Cranial deformation as an indicator for cultural membership

Scientists study individuals who lived during the Migration Period

Led by Ron Pinhasi from the University of Vienna, Austria and Mario Novak from the Institute for Anthropological Research in Zagreb, Croatia the study combines bioarchaeological isotopic and ancient DNA methods to analyze the dietary patterns, sex, and genetic affinities of three Migration Period (5th century CE) individuals who were recovered from a pit in the city of Osijek in eastern Croatia. They are associated with the presence of various nomadic people such as the Huns and/or Germanic tribes like the Gepids and Ostrogoths in this part of Europe. The results of the study are published in the recent issue of "PLOS ONE".

"We were inspired to study these individuals based on their unusual burial context as well as the identification of two different types of artificial cranial deformation in two of the individuals," says Daniel Fernandes, a postdoctoral fellow at the Department of Evolutionary Anthropology, University of Vienna and one of two co-first authors of the study.

"Artificial cranial deformation is a deliberate act performed on infants with the aim to achieve a desired skull shape using boards, pads or specially-made headdresses," adds Kendra Sirak, postdoctoral fellow at David Reich’s lab at Harvard Medical School and another co-first-author.

This is a widespread cultural phenomenon that has been recorded in various ancient populations around the globe and that is performed to denote group and/or individual identity, i.e. to distinguish particular people from others or to provide visible evidence of status, nobility or affiliation to a certain class or group.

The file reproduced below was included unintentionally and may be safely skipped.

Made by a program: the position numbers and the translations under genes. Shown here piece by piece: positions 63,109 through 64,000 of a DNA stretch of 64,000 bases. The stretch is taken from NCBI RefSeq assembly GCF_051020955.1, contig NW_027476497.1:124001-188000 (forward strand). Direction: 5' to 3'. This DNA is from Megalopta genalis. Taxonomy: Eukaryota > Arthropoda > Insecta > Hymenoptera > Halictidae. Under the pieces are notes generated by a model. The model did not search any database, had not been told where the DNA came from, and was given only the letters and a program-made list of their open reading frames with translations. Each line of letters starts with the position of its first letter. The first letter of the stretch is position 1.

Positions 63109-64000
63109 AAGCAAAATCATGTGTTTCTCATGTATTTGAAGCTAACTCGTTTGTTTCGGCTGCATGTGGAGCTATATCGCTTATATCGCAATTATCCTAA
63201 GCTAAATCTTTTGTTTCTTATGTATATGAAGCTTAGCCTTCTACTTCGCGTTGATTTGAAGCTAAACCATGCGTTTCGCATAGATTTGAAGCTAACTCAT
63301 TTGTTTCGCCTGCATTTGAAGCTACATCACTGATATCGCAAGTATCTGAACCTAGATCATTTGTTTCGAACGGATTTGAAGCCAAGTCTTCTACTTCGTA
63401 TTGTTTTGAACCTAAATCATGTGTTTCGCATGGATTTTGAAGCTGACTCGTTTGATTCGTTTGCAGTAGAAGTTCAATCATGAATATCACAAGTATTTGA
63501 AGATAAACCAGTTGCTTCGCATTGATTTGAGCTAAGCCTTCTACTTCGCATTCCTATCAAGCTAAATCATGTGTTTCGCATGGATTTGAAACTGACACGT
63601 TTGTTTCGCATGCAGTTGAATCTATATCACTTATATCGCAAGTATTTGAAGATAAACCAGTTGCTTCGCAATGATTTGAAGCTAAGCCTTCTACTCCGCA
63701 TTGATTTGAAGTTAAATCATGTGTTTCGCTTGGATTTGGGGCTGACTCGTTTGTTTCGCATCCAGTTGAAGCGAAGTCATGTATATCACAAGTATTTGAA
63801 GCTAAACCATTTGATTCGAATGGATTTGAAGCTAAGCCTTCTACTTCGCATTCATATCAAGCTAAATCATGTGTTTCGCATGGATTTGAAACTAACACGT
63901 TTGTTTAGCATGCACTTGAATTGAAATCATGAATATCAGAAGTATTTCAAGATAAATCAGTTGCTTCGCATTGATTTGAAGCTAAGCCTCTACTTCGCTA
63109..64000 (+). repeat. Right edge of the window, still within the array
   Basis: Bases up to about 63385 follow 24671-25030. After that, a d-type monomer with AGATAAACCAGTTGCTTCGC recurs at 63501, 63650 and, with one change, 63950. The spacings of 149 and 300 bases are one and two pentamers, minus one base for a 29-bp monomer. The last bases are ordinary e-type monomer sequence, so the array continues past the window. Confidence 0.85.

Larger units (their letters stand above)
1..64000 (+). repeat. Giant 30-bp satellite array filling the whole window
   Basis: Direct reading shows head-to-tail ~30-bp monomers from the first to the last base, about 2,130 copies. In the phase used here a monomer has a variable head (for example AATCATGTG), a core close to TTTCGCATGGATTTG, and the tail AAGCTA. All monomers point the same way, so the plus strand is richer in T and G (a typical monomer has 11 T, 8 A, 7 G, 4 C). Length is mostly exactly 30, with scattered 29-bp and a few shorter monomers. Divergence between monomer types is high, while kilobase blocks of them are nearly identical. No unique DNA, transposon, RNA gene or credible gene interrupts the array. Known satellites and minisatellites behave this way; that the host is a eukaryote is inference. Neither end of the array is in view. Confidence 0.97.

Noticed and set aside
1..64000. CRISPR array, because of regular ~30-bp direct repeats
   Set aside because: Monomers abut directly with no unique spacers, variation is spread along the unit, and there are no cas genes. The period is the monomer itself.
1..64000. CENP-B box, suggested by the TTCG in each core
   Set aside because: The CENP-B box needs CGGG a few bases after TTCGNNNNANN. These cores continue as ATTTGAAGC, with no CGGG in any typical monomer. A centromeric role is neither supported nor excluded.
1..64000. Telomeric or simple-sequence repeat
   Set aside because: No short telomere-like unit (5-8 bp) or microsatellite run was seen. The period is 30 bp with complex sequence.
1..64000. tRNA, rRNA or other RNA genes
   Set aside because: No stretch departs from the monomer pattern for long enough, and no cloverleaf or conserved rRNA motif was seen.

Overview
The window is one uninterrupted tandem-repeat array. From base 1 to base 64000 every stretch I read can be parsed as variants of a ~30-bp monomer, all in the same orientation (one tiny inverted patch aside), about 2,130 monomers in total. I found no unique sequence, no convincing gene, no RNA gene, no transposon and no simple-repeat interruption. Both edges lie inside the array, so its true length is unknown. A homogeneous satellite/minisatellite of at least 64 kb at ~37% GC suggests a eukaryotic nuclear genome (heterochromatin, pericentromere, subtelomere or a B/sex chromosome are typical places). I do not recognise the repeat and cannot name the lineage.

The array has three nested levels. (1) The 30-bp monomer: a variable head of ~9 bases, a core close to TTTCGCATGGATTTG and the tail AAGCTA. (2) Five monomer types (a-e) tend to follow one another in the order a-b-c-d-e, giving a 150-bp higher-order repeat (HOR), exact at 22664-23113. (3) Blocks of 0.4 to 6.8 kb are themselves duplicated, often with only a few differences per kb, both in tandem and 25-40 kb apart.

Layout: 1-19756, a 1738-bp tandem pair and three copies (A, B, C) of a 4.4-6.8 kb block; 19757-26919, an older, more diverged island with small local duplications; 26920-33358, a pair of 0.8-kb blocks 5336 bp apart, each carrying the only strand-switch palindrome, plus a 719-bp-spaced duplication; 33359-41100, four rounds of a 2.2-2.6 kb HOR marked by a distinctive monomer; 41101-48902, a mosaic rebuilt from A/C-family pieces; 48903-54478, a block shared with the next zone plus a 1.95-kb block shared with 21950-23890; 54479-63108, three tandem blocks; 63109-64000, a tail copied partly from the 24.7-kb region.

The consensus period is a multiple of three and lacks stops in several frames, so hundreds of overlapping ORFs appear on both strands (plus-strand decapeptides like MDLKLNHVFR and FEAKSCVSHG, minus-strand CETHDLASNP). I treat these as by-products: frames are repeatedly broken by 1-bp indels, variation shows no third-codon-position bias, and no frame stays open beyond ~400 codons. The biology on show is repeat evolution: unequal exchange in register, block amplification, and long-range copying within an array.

"While all three were adolescent males with skeletal evidence of severe malnutrition and similar diets, the most striking observation is that they had major differences in their genetic ancestry," says Mario Novak, one of two co-senior authors, a bioarchaeologist at the Institute for Anthropological Research in Zagreb.

"Results of ancient DNA analyses indicate that the individual without artificial cranial deformation shows broadly West Eurasian associated-ancestry, the individual with the elongated skull has East Asian ancestry and the third individual has Near Eastern associated-ancestry," continues Ron Pinhasi, head of the ancient DNA laboratory at the University of Vienna, who co-directed the study.

Moreover, the individual with East Asian ancestry is the first individual from the Migration Period with a majority of his ancestry originating in East Asia to be found in Europe.

"Based on the presented results, we propose that the type of artificial cranial deformation may have been a visual indicator of membership in a specific cultural group, and that these groups were interacting closely on the Pannonian Plain during the Migration Period," concludes Novak.

Publication in "PLOS ONE"
Daniel Fernandes, Kendra Sirak, Olivia Cheronet, Rachel Howcroft, Mislav Čavka, Dženi Los, Josip Burmaz, Ron Pinhasi, Mario Novak: Cranial deformation and genetic diversity in three adolescent male individuals from the Great Migration Period from Osijek, eastern Croatia
DOI: 10.1371/journal.pone.0216366

https://journals.plos.org/plosone/article?id=10.1371/journal.pone.0216366

Wissenschaftlicher Kontakt

Ron Pinhasi, PhD

Department für Anthropologie
Universität Wien
1090 - Wien, Althanstraße 14 (UZA I)
+43-1-4277-547 21
+43-664-60277-547 21
ron.pinhasi@univie.ac.at

Rückfragehinweis

Mag. Alexandra Frey

Pressebüro und stv. Pressesprecherin
Universität Wien
1010 - Wien, Universitätsring 1
+43-1-4277-175 33
+43-664-60277-175 33
alexandra.frey@univie.ac.at